Osceola County Sheriff Weber to retire at end of month

Began career in law enforcement in 1978

Osceola County Sheriff Doug Weber is pictured with his wife, Patsy. (Special to The Globe)

SIBLEY, Iowa — After more than 40 years in law enforcement, Osceola County’s sheriff is calling it a career at the end of this month.

Doug Weber has been with the Osceola County Sheriff’s Office since 1979. He began his career as an officer with Sanborn Police Department the previous year.

“I’d always been interested in law enforcement and after high school graduation I attended college, earning degrees in law enforcement and public administration,” Weber said.

Starting his career with Osceola County as a deputy, he served as first deputy and chief deputy prior to becoming sheriff. He was first elected to the office of sheriff in 2005, and went on to serve four terms in that capacity.

“I will turn 65 years old at the end of the month and felt it was time to retire,” Weber said. “I have many interests, including travelling with my wife Patsy, hunting, fishing, tent camping, woodworking and music. Patsy and I plan on continuing to live in Ashton. Patsy works at Citizens State Bank in Sheldon.”


In looking back on his career, Weber said he most liked helping people and resolving issues. He also cited the challenges of criminal investigations, statement analysis, evidence collection, forensics and keeping abreast of new technology as other aspects of the job he enjoyed.

“We were the first law enforcement agency in the state of Iowa to implement the Text-A-Tip program in 2008,” Weber said.

The least enjoyable part of his job?

“Delivering death messages and dealing with children who are the victims of abuse,” he stated.

Unsurprisingly, there have been changes in how Weber has performed his duties over the course of his four-decade career. Technology and computers have helped law enforcement be more efficient in information sharing with other agencies, he said. Among noteworthy technological advances are the ability to search for fingerprints with the aid of AFIS (Automatic Fingerprint Information System), the development of DNA and CODIS (combined DNA Index System), in-car cameras, body cameras and many more that he said “help officers do a better job.”

As for whether people are easier to deal with now than earlier in his career, Weber said it’s difficult to say.

“I can report that officers are continually receiving better training in communication skills, professionalism and dealing with difficult people,” he explained.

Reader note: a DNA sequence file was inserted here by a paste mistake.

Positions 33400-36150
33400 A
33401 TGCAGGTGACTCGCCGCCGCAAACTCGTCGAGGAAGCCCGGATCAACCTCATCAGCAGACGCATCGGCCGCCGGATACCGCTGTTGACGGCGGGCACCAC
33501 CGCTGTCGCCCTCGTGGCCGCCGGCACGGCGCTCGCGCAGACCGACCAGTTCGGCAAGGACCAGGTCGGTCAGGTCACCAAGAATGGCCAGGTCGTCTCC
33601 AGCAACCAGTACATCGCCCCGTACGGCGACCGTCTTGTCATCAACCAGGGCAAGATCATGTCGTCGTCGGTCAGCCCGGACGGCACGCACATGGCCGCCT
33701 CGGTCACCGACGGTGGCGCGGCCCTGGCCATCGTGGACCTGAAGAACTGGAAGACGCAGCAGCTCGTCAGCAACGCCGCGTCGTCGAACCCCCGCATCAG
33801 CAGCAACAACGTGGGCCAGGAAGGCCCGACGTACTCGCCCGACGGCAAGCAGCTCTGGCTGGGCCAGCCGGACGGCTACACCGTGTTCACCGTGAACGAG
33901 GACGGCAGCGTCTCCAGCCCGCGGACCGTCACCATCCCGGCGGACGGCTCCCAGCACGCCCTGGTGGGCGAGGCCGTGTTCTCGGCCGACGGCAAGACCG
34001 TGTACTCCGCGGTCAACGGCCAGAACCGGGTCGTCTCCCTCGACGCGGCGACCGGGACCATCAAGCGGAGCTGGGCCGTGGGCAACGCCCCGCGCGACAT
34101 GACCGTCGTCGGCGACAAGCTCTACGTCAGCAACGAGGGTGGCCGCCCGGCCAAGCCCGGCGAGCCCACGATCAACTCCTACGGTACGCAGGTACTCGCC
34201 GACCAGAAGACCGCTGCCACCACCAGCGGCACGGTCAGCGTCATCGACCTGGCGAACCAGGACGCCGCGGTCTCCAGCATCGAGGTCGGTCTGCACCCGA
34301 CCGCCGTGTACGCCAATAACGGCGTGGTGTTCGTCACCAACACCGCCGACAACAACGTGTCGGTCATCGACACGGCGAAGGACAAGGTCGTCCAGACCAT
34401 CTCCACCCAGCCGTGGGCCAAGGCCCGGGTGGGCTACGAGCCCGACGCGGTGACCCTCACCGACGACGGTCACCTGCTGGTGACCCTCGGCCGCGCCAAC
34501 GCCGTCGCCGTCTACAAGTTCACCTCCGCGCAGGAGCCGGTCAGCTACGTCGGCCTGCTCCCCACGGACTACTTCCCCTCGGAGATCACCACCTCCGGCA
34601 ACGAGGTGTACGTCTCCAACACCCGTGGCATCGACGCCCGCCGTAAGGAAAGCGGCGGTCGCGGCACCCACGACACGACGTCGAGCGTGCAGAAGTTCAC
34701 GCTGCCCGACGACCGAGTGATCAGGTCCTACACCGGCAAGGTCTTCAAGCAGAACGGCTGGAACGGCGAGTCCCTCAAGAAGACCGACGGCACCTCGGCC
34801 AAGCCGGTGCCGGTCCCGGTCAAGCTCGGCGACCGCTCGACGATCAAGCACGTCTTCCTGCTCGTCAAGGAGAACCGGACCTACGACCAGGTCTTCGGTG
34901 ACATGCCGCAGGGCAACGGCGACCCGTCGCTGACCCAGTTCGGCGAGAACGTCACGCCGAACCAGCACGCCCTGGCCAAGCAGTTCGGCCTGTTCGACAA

That “dealing with difficult people” comes with the territory of law enforcement, acknowledged Weber, who said there have been some “particularly dangerous situations” over the years — though he declined to describe specific instances. He did note some humorous on-the-job occurrences, as well.


“All officers deal with violent individuals sometimes with weapons,” he said. “Most of the time we can resolve the issue peacefully.

“Law enforcement is an interesting job. Sometimes we deal with difficult situations, but overall it is a rewarding job.”

There’s one thing Weber does admit he won’t miss — driving around in a winter storm. Perhaps, then, it’s no coincidence that he’s retiring before the season’s first significant snowfall.

One thing he insists is purely coincidental about the timing of this retirement is the COVID-19 pandemic.

“COVID is not a factor,” Weber said. “We have had to deal with it like everyone else by taking more precautions. Through the years we have received training in dealing with other infectious diseases such as AIDS, hepatitis and tuberculosis.”

Weber’s replacement as Osceola County Sheriff will be Keith Wollmuth, currently chief deputy with the department.

“I have worked with Kevin for over 30 years,” Weber said. “He has been my chief deputy for all of my four terms. He has done a great job for me, and I am confident he will do a great job as sheriff.”

And, as Wollmuth takes the reins and begins to do that “great job,” Weber expects to miss being part of a department he has been with for many, many years.


“What I’ll miss most is interacting with the public and my staff,” he said. “I have a terrific staff that are well trained and very competent. I will miss the camaraderie with my staff.”

Ryan McGaughey arrived in Worthington in April 2001 as sports editor of The Daily Globe, and first joined Forum Communications Co. upon his hiring as a sports reporter at The Dickinson (North Dakota) Press in November 1998. McGaughey became news editor in Worthington in November 2002 and editor in August 2006.
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